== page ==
Current Edition

current edition

Conservation Districts

Casper – In mid-May one of a series of meetings hosted by the Wyoming Association of Conservation Districts around the state was held in Casper and focused on the new scrutiny livestock feeding operations are receiving from the Environmental Protection Agency (EPA) as non-point pollution sources.
Natural Resources Conservation Service (NRCS) Watershed Coordinator Nephi Cole was on hand to explain to producers what exactly that means.
“At this point, the laws are the same, but there’s an increased emphasis on and attention to regulations in the Clean Water Act (CWA),” said Cole, noting this has been made apparent in a series of EPA documents.
Two of those documents were the EPA’s Urgent Call to Action and the Clean Water Action Plan, while another was an executive order called the Draft Strategy for Protecting and Restoring Chesapeake Bay. “That was developed by the EPA on how they want to fix Chesapeake Bay, and the reason we care is they’re saying the Bay is a microcosm of all the pollution problems in waters in the entire United States, and if they figure out how to fix the Bay they can apply it to everywhere else and we’re good,” commented Cole.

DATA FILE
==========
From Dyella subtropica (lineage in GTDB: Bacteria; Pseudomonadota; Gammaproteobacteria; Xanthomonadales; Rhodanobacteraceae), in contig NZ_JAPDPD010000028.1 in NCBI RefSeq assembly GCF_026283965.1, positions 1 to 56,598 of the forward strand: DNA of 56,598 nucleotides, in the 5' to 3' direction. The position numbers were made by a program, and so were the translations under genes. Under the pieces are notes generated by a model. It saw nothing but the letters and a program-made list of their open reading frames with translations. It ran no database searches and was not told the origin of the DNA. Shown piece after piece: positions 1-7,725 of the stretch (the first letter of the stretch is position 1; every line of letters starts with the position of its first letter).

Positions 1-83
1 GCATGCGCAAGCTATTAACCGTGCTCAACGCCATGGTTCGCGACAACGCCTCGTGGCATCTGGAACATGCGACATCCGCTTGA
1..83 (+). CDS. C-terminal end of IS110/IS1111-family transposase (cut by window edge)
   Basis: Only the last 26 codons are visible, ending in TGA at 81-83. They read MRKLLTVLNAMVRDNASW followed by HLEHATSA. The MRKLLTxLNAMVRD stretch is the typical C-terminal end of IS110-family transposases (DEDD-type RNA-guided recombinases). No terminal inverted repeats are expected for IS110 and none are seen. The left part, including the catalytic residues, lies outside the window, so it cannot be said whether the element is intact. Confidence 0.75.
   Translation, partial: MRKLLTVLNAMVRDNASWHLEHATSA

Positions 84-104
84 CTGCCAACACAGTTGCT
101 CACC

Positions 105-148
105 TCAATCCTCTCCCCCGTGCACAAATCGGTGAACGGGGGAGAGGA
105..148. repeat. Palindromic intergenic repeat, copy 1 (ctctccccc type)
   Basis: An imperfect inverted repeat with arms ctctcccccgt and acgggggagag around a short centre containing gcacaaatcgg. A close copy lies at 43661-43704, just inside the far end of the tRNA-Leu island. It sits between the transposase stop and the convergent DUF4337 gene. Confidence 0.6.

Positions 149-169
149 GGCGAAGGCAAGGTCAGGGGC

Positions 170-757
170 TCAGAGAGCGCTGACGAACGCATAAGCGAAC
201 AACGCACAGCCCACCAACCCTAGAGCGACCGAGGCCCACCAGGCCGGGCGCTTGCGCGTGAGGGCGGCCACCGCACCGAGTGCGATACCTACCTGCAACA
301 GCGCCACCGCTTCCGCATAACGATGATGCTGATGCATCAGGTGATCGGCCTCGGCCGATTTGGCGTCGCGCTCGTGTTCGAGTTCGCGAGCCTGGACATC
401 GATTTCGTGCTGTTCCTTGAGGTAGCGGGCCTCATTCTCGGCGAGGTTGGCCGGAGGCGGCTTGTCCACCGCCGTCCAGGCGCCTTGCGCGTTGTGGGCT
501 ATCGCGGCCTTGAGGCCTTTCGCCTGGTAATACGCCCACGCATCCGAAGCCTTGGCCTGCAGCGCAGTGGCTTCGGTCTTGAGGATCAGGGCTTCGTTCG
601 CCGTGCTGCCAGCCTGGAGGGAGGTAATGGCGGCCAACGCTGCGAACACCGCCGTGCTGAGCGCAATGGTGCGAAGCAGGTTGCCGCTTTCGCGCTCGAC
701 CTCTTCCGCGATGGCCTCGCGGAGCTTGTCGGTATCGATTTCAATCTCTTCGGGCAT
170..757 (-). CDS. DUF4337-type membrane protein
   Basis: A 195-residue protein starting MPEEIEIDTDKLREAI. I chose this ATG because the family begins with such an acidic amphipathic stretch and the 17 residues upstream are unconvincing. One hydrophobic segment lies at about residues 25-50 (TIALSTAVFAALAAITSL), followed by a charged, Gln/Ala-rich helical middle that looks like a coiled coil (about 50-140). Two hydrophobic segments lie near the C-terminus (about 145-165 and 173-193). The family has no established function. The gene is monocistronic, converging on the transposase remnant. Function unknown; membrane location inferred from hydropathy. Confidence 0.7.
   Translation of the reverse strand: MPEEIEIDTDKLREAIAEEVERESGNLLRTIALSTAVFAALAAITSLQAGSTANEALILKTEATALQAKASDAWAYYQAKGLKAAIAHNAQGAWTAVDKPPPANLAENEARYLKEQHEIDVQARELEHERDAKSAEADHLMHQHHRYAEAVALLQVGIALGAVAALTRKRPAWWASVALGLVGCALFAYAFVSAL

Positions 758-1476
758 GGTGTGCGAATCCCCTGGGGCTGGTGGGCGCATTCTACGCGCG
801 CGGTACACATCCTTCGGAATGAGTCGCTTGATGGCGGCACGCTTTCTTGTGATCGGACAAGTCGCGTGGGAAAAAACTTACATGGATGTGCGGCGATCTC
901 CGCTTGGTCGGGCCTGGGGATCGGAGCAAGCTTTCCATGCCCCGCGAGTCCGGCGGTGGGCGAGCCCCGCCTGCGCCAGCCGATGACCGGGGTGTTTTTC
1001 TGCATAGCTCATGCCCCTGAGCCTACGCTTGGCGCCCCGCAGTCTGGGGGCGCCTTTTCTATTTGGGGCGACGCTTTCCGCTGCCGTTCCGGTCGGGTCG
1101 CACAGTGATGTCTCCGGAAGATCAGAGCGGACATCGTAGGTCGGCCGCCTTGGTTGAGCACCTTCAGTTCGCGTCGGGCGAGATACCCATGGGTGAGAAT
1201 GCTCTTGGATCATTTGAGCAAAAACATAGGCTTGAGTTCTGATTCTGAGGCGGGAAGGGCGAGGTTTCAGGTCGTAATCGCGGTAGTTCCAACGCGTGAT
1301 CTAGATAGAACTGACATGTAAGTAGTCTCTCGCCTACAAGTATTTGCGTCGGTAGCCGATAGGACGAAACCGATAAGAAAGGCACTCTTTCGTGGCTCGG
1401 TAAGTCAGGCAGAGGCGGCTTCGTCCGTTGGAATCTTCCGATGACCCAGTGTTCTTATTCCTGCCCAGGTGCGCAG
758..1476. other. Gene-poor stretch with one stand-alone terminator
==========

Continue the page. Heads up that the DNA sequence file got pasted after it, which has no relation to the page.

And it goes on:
Cole said he interpreted the documents to mean that EPA thinks it has control over the point sources of pollution in the country through permits, and they don’t think it’s fair that point sources in downstream areas are being “inequitably targeted.”
“They feel the non-point sources upstream should do their fair share of the work, also,” said Cole.